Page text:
Exhibition: Siempre Esperando: Remittances and their False Promises in El Salvador

John Nicholas Brown Center for Public Humanities and Cultural Heritage
, Garage Gallery

Two million Salvadorans living in the U.S. send home $2.8 billion, or 16.6% of El Salvador’s GDP. This exhibit demonstrates that remittances are a crucial component of a much larger story that places El Salvador within theoretical frameworks of migration, transnationalism, and U.S. Empire.

Gallery Hours: Monday - Friday, 10am-4pm

Closed on Weekends and Holdays

Exhibition: Map It Out Providence

John Nicholas Brown Center for Public Humanities and Cultural Heritage
, Gallery

Map It Out – Providence (September 26 – November 14) is an exhibition of hand-drawn maps created by Providence and Rhode Island community members in collaboration with the Toronto-based artists Gwen MacGregor and Sandra Rechico. The maps reveal our community’s memories, and propose new ways of understanding the geography of our city and state. Exhibition attendees are welcome to add their own maps to the exhibition.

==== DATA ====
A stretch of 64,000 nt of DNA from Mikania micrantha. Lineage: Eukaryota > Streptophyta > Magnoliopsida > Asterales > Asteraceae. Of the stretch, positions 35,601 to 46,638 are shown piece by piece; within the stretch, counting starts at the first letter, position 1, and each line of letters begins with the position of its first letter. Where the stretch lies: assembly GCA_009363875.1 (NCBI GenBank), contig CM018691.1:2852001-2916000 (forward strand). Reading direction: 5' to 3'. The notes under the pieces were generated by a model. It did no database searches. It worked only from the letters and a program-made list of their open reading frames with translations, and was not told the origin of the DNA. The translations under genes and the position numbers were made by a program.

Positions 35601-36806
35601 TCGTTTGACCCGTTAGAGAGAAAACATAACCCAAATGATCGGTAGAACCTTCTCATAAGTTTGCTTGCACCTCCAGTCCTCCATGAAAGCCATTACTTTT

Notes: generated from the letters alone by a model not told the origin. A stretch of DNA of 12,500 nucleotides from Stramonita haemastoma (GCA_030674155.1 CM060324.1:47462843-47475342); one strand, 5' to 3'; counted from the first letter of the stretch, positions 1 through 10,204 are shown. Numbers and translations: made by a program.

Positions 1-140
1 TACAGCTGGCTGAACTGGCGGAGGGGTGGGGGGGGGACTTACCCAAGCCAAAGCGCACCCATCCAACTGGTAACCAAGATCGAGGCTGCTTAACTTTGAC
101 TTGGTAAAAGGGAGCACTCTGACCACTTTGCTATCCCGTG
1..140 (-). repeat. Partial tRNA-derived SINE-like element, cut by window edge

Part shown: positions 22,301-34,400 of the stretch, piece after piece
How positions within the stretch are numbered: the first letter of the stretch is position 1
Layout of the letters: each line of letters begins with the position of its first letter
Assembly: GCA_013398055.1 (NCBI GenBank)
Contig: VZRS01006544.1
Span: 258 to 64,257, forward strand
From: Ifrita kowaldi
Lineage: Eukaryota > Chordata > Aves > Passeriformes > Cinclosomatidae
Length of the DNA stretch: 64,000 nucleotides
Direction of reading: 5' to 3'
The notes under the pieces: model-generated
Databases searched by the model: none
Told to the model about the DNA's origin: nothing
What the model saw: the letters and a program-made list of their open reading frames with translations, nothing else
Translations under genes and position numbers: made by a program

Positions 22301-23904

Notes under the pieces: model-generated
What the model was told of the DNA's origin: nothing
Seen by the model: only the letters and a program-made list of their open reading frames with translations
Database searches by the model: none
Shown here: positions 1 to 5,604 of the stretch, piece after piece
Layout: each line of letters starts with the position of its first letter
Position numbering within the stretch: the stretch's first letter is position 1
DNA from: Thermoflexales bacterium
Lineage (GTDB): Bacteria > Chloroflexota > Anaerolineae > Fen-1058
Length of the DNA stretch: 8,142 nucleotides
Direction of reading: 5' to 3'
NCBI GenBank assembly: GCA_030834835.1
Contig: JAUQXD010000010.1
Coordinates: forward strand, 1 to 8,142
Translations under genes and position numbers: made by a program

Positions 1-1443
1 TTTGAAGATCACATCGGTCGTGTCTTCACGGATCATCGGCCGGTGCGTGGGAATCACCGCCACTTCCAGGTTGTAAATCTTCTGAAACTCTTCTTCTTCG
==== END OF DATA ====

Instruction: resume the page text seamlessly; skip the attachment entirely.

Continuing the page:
Exhibition: Siempre Esperando: Remittances and their False Promises in El Salvador

John Nicholas Brown Center for Public Humanities and Cultural Heritage
, Garage Gallery

Two million Salvadorans living in the U.S. send home $2.8 billion, or 16.6% of El Salvador’s GDP. This exhibit demonstrates that remittances are a crucial component of a much larger story that places El Salvador within theoretical frameworks of migration, transnationalism, and U.S. Empire.

Gallery Hours: Monday - Friday, 10am-4pm

Closed on Weekends and Holdays

Exhibition: Map It Out Providence

John Nicholas Brown Center for Public Humanities and Cultural Heritage
, Gallery

Map It Out – Providence (September 26 – November 14) is an exhibition of hand-drawn maps created by Providence and Rhode Island community members in collaboration with the Toronto-based artists Gwen MacGregor and Sandra Rechico. The maps reveal our community’s memories, and propose new ways of understanding the geography of our city and state. Exhibition attendees are welcome to add their own maps to the exhibition.